The second core theme in the fund is the provision of infrastructure to support the consistent growth in demand for high-speed data connectivity. Mobile telecommunications towers and masts and fixed-line fibre networks are the core assets supporting data networks, and in our view are consistently undervalued based on their long-term return potential as usage grows to meet customer needs. As well as owning the “pure-play” infrastructure stocks such as towers companies, we also own a number of network operators who themselves own significant fixed and mobile network assets.
Thirdly, we believe that natural gas is an essential transitional fuel, displacing coal, and augmenting renewables in electricity generation, and we have exposure to North American gas pipeline assets and liquified natural gas (LNG) export facilities.
The we believe that the characteristics of infrastructure, which can offer asset-backed, inflation-linked long-term returns, may be well-suited to institutional investors. Listed infrastructure funds give exposure to the asset class with liquidity and a breadth of exposure across infrastructure sectors and different geographies. Listed infrastructure funds may also offer a dividend income for investors, with the Premier Miton Global Infrastructure Income Fund currently yielding 3.72% as at 31.01.2023 (Source: Premier Miton).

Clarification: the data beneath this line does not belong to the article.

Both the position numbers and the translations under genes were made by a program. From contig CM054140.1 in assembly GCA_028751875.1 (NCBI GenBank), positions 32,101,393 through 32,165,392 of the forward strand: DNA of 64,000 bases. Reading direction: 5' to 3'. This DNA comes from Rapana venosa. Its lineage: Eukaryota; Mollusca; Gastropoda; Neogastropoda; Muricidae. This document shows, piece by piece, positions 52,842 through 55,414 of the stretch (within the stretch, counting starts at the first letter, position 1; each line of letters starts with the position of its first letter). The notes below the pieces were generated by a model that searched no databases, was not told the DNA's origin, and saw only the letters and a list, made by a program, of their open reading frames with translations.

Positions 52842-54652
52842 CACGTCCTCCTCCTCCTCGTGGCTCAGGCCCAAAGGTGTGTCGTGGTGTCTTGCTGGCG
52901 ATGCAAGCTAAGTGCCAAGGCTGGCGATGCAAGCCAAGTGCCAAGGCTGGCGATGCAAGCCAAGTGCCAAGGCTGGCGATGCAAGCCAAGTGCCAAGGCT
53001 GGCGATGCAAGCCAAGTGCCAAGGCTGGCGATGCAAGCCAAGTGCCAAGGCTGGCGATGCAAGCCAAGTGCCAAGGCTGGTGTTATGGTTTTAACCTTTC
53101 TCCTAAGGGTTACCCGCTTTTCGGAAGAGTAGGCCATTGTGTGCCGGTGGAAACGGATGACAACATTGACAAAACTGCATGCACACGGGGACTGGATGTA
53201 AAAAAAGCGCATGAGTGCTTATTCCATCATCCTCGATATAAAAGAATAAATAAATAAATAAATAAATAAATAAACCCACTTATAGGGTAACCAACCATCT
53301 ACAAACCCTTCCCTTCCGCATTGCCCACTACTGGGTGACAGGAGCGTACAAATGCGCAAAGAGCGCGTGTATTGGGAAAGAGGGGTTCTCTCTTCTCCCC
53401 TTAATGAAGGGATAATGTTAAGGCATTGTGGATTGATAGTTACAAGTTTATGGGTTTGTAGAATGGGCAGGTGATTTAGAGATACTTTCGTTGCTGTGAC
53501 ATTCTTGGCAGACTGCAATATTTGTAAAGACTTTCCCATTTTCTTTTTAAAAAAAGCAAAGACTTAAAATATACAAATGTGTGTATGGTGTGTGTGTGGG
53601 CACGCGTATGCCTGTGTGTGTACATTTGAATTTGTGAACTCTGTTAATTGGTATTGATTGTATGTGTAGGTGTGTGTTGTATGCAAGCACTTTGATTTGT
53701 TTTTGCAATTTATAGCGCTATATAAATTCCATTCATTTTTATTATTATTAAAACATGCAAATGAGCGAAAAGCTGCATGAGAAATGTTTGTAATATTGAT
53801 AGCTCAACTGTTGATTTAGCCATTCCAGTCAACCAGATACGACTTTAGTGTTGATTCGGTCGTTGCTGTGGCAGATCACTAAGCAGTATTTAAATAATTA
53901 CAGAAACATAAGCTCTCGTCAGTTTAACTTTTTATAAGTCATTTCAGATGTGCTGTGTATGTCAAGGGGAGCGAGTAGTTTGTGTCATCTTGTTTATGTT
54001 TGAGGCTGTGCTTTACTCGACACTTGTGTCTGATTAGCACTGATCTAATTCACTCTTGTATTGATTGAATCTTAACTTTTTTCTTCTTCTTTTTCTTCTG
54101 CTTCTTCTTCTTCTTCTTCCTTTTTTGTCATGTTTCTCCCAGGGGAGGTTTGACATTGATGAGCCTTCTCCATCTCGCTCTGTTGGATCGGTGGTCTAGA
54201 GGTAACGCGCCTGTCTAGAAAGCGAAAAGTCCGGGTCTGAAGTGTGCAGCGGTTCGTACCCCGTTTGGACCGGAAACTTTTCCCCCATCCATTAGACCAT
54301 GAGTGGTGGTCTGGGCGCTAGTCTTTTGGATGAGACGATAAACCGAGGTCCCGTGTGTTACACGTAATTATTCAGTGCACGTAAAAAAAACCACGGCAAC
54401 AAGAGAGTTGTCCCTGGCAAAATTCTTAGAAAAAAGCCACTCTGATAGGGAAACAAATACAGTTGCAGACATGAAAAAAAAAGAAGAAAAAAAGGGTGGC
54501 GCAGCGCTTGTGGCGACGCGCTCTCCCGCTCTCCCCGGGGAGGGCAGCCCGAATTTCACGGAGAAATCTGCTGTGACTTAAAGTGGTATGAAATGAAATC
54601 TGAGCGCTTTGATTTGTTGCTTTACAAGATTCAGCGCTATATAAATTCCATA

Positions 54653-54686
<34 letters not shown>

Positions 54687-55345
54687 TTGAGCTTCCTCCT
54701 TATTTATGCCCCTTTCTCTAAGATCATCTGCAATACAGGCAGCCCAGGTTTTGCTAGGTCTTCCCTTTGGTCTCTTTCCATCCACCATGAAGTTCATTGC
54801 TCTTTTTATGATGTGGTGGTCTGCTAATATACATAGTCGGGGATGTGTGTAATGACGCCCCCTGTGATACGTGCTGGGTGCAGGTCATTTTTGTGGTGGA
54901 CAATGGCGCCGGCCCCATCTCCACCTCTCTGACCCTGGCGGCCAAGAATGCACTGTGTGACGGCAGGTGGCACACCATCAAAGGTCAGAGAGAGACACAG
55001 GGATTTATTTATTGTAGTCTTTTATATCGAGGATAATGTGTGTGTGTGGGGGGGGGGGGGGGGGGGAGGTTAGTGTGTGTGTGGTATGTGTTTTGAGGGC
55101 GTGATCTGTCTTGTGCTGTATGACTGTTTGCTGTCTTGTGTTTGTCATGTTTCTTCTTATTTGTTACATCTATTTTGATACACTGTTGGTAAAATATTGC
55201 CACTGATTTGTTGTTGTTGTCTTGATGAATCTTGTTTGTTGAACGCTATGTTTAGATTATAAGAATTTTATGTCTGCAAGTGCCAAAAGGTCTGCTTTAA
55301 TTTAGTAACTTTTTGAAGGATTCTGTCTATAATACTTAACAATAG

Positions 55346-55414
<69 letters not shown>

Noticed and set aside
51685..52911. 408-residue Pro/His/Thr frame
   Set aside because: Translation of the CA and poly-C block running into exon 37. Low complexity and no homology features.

The level of income paid by the fund may fluctuate and is not guaranteed. The historic yield reflects distributions declared over the past twelve months as a percentage of the fund price as at the date shown. It does not include any preliminary charge and investors may be subject to tax on their distributions.
As the objective of the fund is to treat the generation of income as either an equal or higher priority than capital growth, the fund’s charges will be taken from capital instead of income. This may result in higher levels of income payments but could result in capital erosion or constrain capital growth.